DeForest Kelley played Leonard “Bones” McCoy in Star Trek. Now, his name has been added to the passenger list of a memorial spaceflight in honor of the original cast of the show.
Kelley played the Starship Enterprise’s physician during the show’s original run. He passed away in 1999 at age 79. Part of his DNA was extracted from a hair sample and was preserved all this time after he passed away. His DNA will be part of the “Enterprise Flight,” which Celestis, a Houston-based company, is organizing.
The company will send capsules containing the remains of those who passed away (ashes) and the DNA of thousands of people to space. The project may happen during the first quarter of 2023 as part of the first launch of United Launch Alliance’s Vulcan rocket.
The Vulcan launch has two different objectives. The first and primary directive is to send Astrobotic’s Peregrine lander to the Moon for a NASA mission. Once the Centaur has finished this task, it is meant to go on a “graveyard orbit” around the sun. It will contain the previously mentioned capsules.
DeForest Kelley is not the only one who’ll be paid homage in this space mission.
Other characters from the original cast, like Nichelle Nicols (Lieutenant Uhura), James Doohan (Scotty, the chief engineer of the Enterprise), Majel Barrett Roddenberry (Nurse Chapel), and part of the behind-the-scenes staff, including Gene Roddenberry, the series creator, and Douglas Trumbull, the man in charge of the special effects. The ashes and DNA of all these people were added to the Celestis’ mission a few months ago.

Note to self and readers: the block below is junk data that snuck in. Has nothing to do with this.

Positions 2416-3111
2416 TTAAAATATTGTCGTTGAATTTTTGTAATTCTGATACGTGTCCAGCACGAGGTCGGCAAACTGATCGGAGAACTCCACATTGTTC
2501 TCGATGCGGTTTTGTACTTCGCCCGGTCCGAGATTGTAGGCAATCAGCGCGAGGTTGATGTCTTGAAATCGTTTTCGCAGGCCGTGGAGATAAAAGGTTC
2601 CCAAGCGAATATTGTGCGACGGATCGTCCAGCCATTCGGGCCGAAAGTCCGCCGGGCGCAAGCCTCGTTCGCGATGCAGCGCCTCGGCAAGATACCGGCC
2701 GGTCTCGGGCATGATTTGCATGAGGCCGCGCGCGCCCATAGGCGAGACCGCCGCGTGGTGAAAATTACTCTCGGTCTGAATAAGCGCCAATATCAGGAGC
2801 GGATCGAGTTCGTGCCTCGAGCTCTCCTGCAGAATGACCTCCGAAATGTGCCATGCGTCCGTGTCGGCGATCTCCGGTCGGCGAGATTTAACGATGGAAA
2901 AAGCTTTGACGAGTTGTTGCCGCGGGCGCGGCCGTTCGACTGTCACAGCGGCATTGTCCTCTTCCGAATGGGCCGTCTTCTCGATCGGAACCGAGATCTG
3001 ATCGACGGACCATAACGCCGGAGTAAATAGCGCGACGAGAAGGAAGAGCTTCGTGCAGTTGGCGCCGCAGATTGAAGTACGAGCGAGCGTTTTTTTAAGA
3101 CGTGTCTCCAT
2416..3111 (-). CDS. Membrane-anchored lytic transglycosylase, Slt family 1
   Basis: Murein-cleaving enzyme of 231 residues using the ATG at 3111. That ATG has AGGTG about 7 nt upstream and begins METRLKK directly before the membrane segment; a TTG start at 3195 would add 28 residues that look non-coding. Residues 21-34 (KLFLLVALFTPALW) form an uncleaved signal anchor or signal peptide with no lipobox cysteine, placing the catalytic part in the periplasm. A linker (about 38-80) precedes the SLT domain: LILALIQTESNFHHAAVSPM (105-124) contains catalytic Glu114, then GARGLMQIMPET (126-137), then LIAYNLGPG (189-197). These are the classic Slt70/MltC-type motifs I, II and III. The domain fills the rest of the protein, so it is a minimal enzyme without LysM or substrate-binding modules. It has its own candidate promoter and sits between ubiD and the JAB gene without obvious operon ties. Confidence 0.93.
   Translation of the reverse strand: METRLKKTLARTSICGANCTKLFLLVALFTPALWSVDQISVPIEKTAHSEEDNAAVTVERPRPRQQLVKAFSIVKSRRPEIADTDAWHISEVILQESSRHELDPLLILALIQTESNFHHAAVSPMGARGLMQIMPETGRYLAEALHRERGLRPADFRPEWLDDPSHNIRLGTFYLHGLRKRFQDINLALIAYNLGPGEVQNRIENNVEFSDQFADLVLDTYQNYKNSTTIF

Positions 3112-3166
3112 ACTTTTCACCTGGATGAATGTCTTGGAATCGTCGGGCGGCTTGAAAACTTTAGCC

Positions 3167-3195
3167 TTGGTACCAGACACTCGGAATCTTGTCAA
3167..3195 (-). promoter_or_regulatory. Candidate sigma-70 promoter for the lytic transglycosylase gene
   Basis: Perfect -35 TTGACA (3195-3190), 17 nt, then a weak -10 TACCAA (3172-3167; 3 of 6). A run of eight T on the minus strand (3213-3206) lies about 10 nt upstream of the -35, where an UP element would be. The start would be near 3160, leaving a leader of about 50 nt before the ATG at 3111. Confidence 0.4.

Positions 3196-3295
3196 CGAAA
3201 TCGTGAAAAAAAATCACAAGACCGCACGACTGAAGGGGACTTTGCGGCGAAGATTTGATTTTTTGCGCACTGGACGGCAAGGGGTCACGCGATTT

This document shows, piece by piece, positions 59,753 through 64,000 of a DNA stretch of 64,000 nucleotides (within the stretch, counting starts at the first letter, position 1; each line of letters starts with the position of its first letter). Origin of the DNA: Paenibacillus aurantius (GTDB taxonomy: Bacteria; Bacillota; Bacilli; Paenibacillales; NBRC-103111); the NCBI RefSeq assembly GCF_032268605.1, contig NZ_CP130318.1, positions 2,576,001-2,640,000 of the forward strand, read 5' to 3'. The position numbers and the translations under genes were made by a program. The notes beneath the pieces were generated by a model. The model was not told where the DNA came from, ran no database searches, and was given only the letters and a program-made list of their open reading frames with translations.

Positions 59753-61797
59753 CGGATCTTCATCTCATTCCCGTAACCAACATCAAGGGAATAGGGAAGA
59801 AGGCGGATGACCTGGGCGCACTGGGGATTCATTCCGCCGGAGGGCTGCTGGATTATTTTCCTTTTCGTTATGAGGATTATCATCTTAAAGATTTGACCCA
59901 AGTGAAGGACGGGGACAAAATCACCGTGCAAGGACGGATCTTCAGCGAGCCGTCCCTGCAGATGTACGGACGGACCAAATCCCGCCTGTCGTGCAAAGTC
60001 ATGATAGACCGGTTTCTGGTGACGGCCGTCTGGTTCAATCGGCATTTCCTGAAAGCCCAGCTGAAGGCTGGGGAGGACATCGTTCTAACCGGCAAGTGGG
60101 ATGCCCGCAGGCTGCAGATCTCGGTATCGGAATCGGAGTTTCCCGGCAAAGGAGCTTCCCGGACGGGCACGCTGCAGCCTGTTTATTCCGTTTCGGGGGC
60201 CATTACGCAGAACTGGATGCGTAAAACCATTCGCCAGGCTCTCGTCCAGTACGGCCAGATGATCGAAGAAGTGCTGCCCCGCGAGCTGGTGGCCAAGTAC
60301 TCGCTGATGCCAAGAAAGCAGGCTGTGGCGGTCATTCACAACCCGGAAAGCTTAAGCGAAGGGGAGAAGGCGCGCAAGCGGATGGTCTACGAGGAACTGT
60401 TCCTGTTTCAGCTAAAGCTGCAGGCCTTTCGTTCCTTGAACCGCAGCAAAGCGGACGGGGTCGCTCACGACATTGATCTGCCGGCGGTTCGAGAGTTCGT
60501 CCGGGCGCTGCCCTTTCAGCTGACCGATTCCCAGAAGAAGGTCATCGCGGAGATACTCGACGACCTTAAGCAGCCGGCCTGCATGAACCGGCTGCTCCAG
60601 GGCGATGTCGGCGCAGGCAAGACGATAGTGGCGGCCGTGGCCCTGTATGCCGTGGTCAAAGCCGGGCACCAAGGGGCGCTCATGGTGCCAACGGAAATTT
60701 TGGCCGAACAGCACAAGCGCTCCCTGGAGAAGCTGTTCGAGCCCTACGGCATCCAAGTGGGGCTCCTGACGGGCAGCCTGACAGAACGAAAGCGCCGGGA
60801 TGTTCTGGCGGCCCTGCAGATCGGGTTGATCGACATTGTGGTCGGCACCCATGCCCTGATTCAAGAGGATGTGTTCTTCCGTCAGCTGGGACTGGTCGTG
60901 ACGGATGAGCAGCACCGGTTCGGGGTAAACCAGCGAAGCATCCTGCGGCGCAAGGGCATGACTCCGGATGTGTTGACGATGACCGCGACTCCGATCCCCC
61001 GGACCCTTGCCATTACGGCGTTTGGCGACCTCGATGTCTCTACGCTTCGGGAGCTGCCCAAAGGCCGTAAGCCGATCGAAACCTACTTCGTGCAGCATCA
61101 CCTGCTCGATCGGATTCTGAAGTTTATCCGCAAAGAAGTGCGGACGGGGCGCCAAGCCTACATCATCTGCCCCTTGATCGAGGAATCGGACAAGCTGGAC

Carolyn, Kelley’s wife, asked Kris M. Smith, the late actor’s caregiver, to cut off a pair of locks of hair as mementos. Unfortunately, Carolyn died five years after his husband did, in 2004. Smith was in possession of the hair samples. She reached out to the Celestis team once the news about the Enterprise Flight went viral.
You can now access the Celestis website where fans of the show and everyone else can send their names and be included in the flight as diminutive text lines. This process is available for free, but you can also add a photo or a message if you pay a fee.
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